Come on a journey through the stars and planets of No Man’s Sky. Welcome to Player 2’s Stories from the Universe.
Stories from the Universe: The Life of an Intergalactic Researcher
The life of an intergalactic researcher is not an easy one.
The hardest part is never sleeping. Sometimes, day turns to night in the blink of an eye. Other times it can feel like the transition gets stuck in a state of perpetual stillness. I can never tell what time it is because time has no real place in this universe. Time would just get in the way of all the things I have to do. I’m too busy to think about time. There is too much out there to find and catalogue, but only a handful of us to do it. That’s why we cannot afford to think about time. Because time is against us.
The life of an intergalactic researcher never stops. We have to keep going; keep researching. Our job is to build and maintain the database containing all the information we can discover about life within this wonderful Euclid Galaxy of ours. All creatures, great and small, as well as rocks, trees, sea life and other assorted curiosities. We want to see and understand everything this universe has to offer and is it a great responsibility to be chosen to undertake this task.
We travel across the galaxy. Our home is our cockpit. We watch the sun rise and fall, just like anyone else, except sometimes we will watch it from different planets, under a different sky. Sometimes the air is a cool hue of blue, like back home. Sometimes it’s thick and hot, barely able to sustain anything, let alone life. I’ve been places where the temperature drops below -100° at night, where you’d imagine nothing could survive, only to see the most incredible flora flourishing across its surface. Everything we thought we knew suggests nothing should be able to survive in these extreme climates; the logic of it defies all reason. But that’s why we’re here. To understand.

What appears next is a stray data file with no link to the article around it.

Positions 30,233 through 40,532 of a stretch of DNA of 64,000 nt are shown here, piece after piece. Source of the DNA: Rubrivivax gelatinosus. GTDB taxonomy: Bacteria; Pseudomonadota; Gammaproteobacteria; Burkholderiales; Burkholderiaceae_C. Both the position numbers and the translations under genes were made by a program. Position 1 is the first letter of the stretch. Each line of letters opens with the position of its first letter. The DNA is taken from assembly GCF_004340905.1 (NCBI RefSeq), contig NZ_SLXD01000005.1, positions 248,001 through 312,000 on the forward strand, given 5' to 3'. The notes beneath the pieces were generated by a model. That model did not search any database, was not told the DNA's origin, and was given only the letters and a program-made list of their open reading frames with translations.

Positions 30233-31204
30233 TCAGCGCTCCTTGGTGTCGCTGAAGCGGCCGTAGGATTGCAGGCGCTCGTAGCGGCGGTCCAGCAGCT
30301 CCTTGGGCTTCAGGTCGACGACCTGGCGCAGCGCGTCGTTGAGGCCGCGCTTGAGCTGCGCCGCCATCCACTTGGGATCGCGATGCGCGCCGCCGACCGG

The life of an intergalactic researcher can be filled with incredible sights. The creatures we find are varied and beautiful, often in remarkably unique and odd ways. I’ve seen large creatures with the head of a Tiger and spines emerging from its back run at the very sight of me. But I’ve also found large, floating Jellyfish-like creatures with an instinct as predatory as a shark who will attack-on-sight. A good researcher must always be at the ready to react to a dangerous situation but must also have the tact and wherewithal to know when to when to keep their distance and not antagonise the wildlife. We must respect the other life of the universe, and only act when life does not respect us in return.
When leaving the atmosphere of a world and entering the vast and vacuous space surrounding it, we’re often greeted by large asteroid fields. Back in the day, they were considered the intergalactic researchers worst nightmare. Shield technology hadn’t caught up to a point that gave researchers shi[s any real protection against an impact – a problem I’m glad we don’t have today. Asteroids are now less of an inconvenience and more of an opportunity, as they are rich in the minerals required to fuel our continuous journey.
The life of an intergalactic researcher is a lonely one. Whilst we are privileged to travel to distant worlds and stars well beyond what can be observed from Earth, such a privilege also brings with it downfalls too. One thing you learn when you spend a lot of time travelling a vast black ocean of rock and gas is just how small and insignificant we really are. The universe will evolve and move, just as we do, and will continue to do so, whether we are there or not.
But physical insignificance does not stand in our way. It can’t. If we are to gain any sort of understanding as to our place in this universe, we must understand everything within it. We must scour and search every corner and crevice until we complete our task – finding our place in this universe.
The life of an intergalactic researcher is lots of things. But most of all, it feels like a very special one.
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